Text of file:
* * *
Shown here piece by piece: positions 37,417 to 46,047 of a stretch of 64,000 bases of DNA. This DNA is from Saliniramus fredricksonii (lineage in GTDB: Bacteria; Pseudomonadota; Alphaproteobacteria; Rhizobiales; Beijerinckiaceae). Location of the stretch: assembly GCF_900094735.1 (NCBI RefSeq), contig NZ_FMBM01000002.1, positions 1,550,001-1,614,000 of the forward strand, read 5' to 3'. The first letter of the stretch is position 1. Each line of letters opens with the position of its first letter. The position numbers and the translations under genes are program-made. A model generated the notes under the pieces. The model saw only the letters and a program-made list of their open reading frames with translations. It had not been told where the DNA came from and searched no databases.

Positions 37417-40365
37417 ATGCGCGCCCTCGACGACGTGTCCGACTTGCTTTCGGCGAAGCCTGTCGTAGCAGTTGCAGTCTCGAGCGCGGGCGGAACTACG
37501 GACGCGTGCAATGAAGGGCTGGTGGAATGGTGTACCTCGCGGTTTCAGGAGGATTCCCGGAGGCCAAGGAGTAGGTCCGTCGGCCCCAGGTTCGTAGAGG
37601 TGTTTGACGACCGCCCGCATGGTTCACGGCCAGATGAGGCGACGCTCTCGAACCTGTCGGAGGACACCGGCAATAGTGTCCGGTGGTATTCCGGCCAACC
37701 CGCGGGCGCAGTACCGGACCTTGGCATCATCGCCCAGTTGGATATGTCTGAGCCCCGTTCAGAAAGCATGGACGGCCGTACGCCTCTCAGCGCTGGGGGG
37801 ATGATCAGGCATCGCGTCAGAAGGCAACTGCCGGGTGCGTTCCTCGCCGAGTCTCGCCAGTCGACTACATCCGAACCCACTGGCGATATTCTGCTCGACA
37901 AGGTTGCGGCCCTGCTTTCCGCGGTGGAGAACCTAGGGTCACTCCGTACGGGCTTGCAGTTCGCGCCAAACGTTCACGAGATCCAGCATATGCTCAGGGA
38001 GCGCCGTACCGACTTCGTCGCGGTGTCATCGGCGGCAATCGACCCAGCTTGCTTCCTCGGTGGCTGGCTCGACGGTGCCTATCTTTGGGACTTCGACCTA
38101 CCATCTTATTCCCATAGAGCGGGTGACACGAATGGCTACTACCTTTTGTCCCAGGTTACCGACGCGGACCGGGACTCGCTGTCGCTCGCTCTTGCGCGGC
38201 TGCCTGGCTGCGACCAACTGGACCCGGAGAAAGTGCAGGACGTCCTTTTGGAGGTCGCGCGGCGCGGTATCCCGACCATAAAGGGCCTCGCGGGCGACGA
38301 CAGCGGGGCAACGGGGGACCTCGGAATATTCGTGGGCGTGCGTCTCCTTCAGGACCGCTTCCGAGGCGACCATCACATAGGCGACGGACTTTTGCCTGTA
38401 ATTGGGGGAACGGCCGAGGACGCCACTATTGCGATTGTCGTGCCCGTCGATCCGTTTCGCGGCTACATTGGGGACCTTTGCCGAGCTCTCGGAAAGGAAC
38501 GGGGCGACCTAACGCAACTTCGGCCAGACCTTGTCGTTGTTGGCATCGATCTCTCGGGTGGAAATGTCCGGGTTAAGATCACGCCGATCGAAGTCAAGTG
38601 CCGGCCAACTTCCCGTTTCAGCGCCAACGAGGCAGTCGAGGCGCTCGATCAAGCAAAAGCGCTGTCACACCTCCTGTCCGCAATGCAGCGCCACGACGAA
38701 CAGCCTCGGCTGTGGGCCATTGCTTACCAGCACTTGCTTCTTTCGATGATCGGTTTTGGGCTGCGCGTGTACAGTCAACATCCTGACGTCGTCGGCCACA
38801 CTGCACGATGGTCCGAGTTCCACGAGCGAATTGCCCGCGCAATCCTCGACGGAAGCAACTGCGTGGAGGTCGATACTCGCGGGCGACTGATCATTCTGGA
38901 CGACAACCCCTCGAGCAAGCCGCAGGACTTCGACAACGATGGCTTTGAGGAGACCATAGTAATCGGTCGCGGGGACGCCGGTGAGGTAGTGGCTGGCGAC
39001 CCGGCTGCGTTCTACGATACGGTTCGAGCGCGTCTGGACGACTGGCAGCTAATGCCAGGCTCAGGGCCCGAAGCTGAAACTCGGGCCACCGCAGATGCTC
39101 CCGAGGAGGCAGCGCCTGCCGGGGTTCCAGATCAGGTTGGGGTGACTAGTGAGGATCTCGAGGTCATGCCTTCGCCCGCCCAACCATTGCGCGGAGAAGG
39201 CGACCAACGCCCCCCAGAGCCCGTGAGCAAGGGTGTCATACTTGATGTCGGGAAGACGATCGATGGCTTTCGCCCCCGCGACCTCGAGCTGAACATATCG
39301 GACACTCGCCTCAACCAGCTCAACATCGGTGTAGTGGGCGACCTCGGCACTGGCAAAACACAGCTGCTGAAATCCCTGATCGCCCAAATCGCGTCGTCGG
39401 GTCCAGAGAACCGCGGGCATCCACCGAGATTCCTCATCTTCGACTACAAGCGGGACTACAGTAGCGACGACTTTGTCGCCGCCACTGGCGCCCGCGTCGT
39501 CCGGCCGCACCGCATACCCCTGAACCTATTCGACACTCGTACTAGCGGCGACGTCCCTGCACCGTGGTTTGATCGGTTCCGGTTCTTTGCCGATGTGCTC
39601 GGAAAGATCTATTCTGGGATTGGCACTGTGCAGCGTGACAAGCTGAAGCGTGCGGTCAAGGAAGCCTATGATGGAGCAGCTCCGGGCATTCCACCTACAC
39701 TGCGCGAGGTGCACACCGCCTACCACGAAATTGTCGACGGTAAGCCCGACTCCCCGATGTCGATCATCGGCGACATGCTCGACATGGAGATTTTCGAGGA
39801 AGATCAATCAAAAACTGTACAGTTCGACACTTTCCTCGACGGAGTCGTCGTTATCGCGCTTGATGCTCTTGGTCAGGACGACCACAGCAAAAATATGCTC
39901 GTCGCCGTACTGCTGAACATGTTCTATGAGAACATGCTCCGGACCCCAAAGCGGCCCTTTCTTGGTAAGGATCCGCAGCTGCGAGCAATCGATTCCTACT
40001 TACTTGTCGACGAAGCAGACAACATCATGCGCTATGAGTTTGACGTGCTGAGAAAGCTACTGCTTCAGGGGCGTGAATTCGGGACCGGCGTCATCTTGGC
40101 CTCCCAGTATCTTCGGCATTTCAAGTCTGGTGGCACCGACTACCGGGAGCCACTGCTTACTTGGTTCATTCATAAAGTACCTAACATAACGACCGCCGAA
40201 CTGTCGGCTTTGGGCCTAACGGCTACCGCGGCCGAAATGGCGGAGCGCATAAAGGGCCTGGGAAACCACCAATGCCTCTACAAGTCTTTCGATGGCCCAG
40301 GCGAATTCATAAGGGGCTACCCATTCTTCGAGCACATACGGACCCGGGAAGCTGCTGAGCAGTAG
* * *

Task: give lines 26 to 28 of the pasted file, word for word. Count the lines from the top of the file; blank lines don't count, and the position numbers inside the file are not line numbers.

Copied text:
39701 TGCGCGAGGTGCACACCGCCTACCACGAAATTGTCGACGGTAAGCCCGACTCCCCGATGTCGATCATCGGCGACATGCTCGACATGGAGATTTTCGAGGA
39801 AGATCAATCAAAAACTGTACAGTTCGACACTTTCCTCGACGGAGTCGTCGTTATCGCGCTTGATGCTCTTGGTCAGGACGACCACAGCAAAAATATGCTC
39901 GTCGCCGTACTGCTGAACATGTTCTATGAGAACATGCTCCGGACCCCAAAGCGGCCCTTTCTTGGTAAGGATCCGCAGCTGCGAGCAATCGATTCCTACT